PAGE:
Verse of the day / daily inspiration

1 Corinthians 10:13


New International Version


No temptation has overtaken you except what is common to mankind. And God is faithful; he will not let you be tempted beyond what you can bear. But when you are tempted, he will also provide a way out so that you can endure it.

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“Love and thoughts are not in space and time.”

Emanuel Swedenborg, Divine Providence 50

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Temptation: What is it?

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Most of us would welcome a life without temptation. It would be so easy to be good!

According to Swedenborg, however, a life without temptation would actually guarantee the opposite: It would leave us mired in evil and bound for hell. In fact, his theology says that temptation is the only way we can root out our evils and let the Lord into our hearts, so we should recognize it as an opportunity even if we can’t exactly embrace it as a good time.

The reasoning behind this starts with the idea that we are what we love; that what we care about actually determines our character and defines our identity. That might sound odd at first, but consider: If you say that you “know” someone, you’re really talking about an awareness of what they love, not an awareness of all their thoughts. What we love is who we are.

And from the beginning of our lives, what we love is highly self-centered. Much as we love babies for their innocence, they can’t even form the concept of putting someone else’s needs first. And while children and teenagers learn to be kind and considerate, that kindness is more in their external levels – inside they are busy with the work of becoming themselves, and that remains a self-involved process.

Somewhere between there and the end of life, we’re called on to change completely, setting our self-interest aside and replacing it with a genuine love for others and love for the Lord. That, however, involves uprooting the things we love most. And since those loves form our identity, that’s really hard, and has to be done in many, many steps.

The key element working for us is the mind: from our knowledge and thoughts we can know what’s right even when we don’t want it. In fact, from our knowledge and thoughts we can actually want to be better people, while in our hearts we still want to wallow in those attractive evils.

Elevating the mind this way creates a conflict between “the person I want to become” and “the person I am,” between “what I want” and “what I want to want” (sort of like, “I want to be craving celery, but I’m really craving cookies”). And since the hells want to keep you enslaved by cookies, they go on the attack, using both blunt desire and twisted logic and argument to try to break you down.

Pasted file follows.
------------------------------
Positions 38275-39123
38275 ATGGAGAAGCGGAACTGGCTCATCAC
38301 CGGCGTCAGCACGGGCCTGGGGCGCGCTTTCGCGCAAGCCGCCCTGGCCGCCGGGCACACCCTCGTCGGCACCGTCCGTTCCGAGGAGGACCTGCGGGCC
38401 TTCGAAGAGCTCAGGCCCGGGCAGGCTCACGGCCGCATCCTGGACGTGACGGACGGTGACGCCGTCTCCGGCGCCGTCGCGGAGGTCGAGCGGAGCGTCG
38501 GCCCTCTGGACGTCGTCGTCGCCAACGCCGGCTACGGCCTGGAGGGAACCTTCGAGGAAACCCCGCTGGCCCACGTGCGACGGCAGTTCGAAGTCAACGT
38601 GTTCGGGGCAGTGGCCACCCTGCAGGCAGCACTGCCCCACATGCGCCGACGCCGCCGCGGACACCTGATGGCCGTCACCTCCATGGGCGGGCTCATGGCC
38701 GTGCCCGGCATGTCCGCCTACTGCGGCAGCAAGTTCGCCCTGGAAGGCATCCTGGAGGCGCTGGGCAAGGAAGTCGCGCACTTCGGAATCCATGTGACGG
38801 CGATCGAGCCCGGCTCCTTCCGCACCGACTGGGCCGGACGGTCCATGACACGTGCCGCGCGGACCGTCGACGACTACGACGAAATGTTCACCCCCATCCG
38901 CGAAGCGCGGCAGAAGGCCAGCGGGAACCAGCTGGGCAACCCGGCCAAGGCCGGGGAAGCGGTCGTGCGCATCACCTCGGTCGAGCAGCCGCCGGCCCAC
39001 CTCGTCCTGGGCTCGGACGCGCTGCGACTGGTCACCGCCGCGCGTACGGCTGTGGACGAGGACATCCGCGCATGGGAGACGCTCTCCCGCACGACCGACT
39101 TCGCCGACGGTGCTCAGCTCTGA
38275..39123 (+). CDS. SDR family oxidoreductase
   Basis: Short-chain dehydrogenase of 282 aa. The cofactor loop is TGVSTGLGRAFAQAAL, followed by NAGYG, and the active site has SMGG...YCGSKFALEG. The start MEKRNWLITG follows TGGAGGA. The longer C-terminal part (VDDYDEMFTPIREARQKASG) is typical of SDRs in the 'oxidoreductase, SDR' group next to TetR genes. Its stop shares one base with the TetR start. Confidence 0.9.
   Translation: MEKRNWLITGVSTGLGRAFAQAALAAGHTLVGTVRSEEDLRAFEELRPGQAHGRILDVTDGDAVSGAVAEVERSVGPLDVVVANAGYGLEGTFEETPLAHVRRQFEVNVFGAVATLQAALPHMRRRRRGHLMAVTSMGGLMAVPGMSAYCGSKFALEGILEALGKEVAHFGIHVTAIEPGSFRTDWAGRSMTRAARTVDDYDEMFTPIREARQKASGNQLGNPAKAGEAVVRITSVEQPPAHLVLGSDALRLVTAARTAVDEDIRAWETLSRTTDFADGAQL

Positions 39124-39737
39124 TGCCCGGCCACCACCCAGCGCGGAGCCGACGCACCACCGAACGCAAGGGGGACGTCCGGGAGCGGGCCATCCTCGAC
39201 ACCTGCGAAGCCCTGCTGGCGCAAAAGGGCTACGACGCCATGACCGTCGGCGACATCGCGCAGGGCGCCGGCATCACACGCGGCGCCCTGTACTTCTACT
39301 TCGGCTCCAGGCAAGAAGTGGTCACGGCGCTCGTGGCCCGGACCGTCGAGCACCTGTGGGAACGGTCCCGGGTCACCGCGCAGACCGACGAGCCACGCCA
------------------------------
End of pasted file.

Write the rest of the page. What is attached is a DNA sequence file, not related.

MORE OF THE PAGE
Key to the hells’ attack is the fact that what we want forms our identity; giving up each evil thing we crave feels like sacrificing a little part of who we are. But the Lord’s promise is this: If we actually do it, stick through it and let that piece of ourselves be sacrificed, He will eventually replace it with the desire for something good, pure and loving.

An interesting twist is that if we tried to do this all at once, we actually would lose our identity, destroying every love we have at once. This may sound odd – wouldn’t we want such a transformation- – but imagine someone you think of as thoroughly evil: Hitler, perhaps, or Caligula, or Vlad Dracula. Then imagine removing, in one swipe, all their evil desires. Would we even recognize them anymore? Would they be themselves? Would they be anything?

But imagine a child’s stuffed bear, loved so much that it loses an arm. You replace the arm, and then it is loved so much that it loses the other arm. And then the legs, and the head, all replaced one at a time. Finally the body wears through and you replace that too. So what you have is the same bear, but with every part replaced. That’s kind of how the Lord works on us: Through a lifelong series of temptations we can root out and replace one little bit at a time until we emerge all-new and ready for heaven while still being who we are.

It’s clear, then, how crucial a role temptation plays. If we never had that conflict between what we want to be in our minds and what we are in our hearts, the evil would just stay in our hearts untouched. We have to take on those battles, one by one over a lifetime, to become the people the Lord wishes us to be.

http://newchristianbiblestudy.org/

(References: Arcana Coelestia 730, 739, 755, 757, 1690, 2334, 2338, 4274, 5246, 8403)

Sexual culture — how to live in it?

Spiritual Questions & Answers

Discovering inner health and transformation

sexual culture

‘Women should avoid dressing like sluts in order not to be victimised’ said  policeman PC Michael Sanguinetti in Toronto, whilst advising students about safety on campus. In so saying he unleashed a storm of outrage. Hundreds of scantily clad young women took to the streets in North America carrying placards ‘My short skirt and cleavage have nothing to do with you.’ ‘It’s my hot body: I do what I want.’ But just how should men and women conduct themselves in the Western world’s sexual culture?

Our sexual culture